Just as the phrase “person centred” suggests, it’s all about putting the person at the centre of decisions which relate to their life. The ultimate aim of a person centred approach is to understand what the person wants and needs to live their own, personally defined, good life.
This ongoing process involves listening, thinking together with their family and friends, coaching, sharing ideas and seeking feedback to ensure they are supported towards their personal goals, even as they evolve and change.
When supporting a person with epilepsy, safety is often a concern. It's important to ensure that discussions are balanced between, firstly, what is important TO the person, and then what is important FOR the person.
A good example of this is Ben, who says his privacy whilst bathing is really important TO him. He will however readily acknowledge that his safety is very important FOR him as well.
Together with his family and support worker, they implemented the following strategy:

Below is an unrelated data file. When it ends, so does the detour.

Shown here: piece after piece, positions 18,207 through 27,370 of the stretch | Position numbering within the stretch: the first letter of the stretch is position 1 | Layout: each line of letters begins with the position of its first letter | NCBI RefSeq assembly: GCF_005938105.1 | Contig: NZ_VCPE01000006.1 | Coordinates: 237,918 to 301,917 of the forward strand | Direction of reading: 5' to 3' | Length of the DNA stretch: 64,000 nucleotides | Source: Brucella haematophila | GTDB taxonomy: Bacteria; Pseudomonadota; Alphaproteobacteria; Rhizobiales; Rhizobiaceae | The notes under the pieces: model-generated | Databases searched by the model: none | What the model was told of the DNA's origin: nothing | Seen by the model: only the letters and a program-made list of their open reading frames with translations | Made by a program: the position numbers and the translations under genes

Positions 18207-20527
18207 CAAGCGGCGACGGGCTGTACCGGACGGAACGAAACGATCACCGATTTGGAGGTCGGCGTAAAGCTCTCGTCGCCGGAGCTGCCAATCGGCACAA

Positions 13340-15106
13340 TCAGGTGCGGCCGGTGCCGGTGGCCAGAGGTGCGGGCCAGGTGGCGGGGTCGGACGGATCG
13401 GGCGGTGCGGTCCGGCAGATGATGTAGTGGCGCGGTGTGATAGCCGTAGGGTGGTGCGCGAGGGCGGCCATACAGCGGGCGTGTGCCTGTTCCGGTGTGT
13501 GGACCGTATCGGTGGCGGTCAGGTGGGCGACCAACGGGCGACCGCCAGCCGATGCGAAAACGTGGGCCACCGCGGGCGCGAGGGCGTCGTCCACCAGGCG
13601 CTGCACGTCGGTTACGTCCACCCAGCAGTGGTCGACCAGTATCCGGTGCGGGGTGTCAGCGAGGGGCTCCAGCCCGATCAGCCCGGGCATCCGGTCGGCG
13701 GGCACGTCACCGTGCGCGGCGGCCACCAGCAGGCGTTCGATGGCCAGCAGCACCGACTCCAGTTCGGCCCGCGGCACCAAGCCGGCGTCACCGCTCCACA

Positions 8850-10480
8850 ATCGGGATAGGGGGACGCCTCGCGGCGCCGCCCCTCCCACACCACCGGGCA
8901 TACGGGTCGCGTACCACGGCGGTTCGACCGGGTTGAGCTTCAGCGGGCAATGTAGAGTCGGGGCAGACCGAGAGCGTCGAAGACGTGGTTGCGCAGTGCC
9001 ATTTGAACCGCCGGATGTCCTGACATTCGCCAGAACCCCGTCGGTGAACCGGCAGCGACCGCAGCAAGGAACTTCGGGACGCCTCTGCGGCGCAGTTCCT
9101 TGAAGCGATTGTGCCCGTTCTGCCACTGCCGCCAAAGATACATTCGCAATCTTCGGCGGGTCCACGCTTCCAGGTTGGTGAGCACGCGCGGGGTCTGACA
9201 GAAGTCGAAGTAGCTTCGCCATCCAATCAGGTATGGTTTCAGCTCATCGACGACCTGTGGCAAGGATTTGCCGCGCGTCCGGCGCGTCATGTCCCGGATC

- OT assessment that recommended a mobile bath seat that can be used when Ben is feeling tired
- Removal of glass shower screen, and replacement with plastic shower curtain
- Recognising that Ben had a higher incidence of seizure activity in the afternoon, so organising showers in the morning with the support worker
- Agreement that Ben will sing/talk during the entire duration of the shower, while the support worker waited outside the bathroom, ready to enter the moment Ben stopped singing/talking
Ben's support needs are then documented in the EMP.
Person Centered Planning from 87amanda
It is important that all EF trainers understand person-centred practices and espouse this in training. This approach underpins the disability sector today, and is one of the founding philosophies of the NDIS and the self managed funding model.
The language used in this approach is important. We never use the word 'fit' to describe a seizure. Even if the person living with epilepsy uses this term, we use the word 'seizure'. A quick summary of other preferred terms is below: